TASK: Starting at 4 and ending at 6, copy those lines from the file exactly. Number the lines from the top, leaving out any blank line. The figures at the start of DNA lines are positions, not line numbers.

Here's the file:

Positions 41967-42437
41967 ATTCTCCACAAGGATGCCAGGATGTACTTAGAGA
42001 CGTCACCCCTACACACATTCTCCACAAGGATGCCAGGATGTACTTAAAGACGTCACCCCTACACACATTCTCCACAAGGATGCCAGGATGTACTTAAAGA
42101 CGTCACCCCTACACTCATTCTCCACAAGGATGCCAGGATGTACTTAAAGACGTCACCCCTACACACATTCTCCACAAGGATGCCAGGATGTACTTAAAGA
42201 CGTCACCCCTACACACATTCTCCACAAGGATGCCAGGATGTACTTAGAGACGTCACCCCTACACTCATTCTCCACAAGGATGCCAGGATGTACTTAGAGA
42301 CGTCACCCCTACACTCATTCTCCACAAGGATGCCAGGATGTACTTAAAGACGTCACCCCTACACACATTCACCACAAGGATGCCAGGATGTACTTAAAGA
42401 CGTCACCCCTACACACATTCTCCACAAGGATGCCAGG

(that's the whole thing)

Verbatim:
42101 CGTCACCCCTACACTCATTCTCCACAAGGATGCCAGGATGTACTTAAAGACGTCACCCCTACACACATTCTCCACAAGGATGCCAGGATGTACTTAAAGA
42201 CGTCACCCCTACACACATTCTCCACAAGGATGCCAGGATGTACTTAGAGACGTCACCCCTACACTCATTCTCCACAAGGATGCCAGGATGTACTTAGAGA
42301 CGTCACCCCTACACTCATTCTCCACAAGGATGCCAGGATGTACTTAAAGACGTCACCCCTACACACATTCACCACAAGGATGCCAGGATGTACTTAAAGA